As we age, few topics are more important to any of us, our spouses, friends and neighbors than health. We live in an age where there is no dearth of information on this subject. Scarcely a magazine or news program goes without some new story on health. My intention is to put any new information within the greater perspective of our present knowledge, and over time to review with you all the normal changes that occur with age. It is no secret to any of us who climb out of bed each day that we aren't quite the same as we were some years ago. We might even be better! As we discuss normal aging, we will also cover some of the common diseases that we live with.
Emphasis will also be placed on both the role of prevention as well as the treatment of common problems. Explanations about why drug doses change over time and why physicians treat some patients differently than others will be discussed. I don't intend to spend too much space on health care delivery, but we are going through a revolutionary time in the provision of health care and it would be unwise not to comment on the changes, both good and bad, that we will inevitably all face.
First, I have concentrated in my practice and in my research on this age group. Secondly, many South Carolinians, including myself, fit comfortably in this demographic set. Third, I expect a lot of new information to come out as the medical profession, the National Institutes of Health, pharmaceutical companies, the Food and Drug Administration, Medicare, and many health research foundations increasingly focus on the health and welfare of older Americans.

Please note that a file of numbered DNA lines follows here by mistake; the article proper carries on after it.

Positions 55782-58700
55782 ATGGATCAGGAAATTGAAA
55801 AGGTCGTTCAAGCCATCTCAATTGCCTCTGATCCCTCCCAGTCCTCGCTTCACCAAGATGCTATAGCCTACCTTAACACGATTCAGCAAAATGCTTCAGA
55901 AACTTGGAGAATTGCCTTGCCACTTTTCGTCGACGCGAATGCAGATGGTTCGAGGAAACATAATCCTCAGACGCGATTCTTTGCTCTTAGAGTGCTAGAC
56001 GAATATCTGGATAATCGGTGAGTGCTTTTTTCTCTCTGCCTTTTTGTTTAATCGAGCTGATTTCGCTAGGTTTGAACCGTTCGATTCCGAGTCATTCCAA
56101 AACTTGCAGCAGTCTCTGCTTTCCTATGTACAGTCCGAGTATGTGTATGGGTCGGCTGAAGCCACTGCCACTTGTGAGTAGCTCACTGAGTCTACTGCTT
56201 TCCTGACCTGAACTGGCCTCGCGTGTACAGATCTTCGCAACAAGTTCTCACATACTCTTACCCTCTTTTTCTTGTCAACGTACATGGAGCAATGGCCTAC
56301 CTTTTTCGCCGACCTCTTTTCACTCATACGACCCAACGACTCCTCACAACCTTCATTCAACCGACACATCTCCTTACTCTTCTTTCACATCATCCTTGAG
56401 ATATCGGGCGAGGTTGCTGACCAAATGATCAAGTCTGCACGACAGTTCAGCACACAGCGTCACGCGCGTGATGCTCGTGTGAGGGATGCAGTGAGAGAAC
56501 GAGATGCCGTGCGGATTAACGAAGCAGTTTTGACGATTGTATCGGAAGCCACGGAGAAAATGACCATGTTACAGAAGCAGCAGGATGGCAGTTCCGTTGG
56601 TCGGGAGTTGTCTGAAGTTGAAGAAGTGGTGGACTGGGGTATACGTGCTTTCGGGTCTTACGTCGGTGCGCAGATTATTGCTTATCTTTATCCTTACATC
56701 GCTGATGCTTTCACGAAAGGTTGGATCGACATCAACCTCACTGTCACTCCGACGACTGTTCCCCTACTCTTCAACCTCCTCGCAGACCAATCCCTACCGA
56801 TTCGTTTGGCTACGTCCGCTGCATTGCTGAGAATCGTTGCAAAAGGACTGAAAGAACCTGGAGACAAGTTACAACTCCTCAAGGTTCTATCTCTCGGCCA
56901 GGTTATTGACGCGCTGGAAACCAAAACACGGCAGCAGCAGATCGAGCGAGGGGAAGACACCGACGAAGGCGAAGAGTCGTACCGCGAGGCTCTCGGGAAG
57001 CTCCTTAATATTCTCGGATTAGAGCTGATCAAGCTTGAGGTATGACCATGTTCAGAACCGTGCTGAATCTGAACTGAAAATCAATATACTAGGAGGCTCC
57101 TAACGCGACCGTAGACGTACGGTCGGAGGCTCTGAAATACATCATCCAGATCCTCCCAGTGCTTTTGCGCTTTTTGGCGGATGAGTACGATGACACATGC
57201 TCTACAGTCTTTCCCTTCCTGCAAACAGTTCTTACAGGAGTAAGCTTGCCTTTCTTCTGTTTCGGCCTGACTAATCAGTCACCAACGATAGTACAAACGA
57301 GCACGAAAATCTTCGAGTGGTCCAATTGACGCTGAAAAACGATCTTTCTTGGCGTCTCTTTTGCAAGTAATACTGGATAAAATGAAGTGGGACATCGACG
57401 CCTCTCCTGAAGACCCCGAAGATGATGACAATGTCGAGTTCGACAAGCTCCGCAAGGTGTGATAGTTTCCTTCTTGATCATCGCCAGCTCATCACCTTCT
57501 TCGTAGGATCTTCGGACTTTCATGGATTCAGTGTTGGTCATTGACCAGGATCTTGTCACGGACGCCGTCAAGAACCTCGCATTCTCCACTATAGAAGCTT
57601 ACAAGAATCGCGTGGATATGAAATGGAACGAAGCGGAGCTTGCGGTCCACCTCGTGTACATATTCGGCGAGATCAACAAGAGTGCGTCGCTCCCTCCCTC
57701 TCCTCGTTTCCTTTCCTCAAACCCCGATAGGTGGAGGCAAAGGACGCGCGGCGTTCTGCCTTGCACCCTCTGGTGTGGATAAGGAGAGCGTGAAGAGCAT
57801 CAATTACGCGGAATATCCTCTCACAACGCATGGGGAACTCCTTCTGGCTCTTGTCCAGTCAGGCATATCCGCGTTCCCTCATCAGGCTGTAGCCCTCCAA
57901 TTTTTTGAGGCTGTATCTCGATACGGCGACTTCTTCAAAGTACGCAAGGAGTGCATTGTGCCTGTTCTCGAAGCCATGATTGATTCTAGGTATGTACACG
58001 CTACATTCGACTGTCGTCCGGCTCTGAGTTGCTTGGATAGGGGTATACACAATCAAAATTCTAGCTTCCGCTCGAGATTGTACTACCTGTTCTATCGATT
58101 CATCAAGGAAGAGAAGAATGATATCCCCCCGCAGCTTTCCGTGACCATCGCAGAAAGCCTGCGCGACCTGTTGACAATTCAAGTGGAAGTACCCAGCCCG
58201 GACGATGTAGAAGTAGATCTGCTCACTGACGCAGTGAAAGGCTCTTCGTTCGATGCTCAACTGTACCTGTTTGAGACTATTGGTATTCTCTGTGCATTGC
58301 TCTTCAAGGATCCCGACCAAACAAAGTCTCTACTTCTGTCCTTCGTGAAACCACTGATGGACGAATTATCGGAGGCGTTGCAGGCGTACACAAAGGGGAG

Future columns will feature some aspect of health and disease plus carry an important new finding from the medical literature that you would benefit from knowing about. I welcome questions and comments, which can be e-mailed or faxed to me. It is, after all, important to address those issues that interest you- otherwise I may dwell too much on my own interests, which are heart, brain, and medicine concerns.
We would like to especially thank the editor of the Seabrooker, Red Ballentine for allowing the opportunity to share these columns with those interested in healthy aging.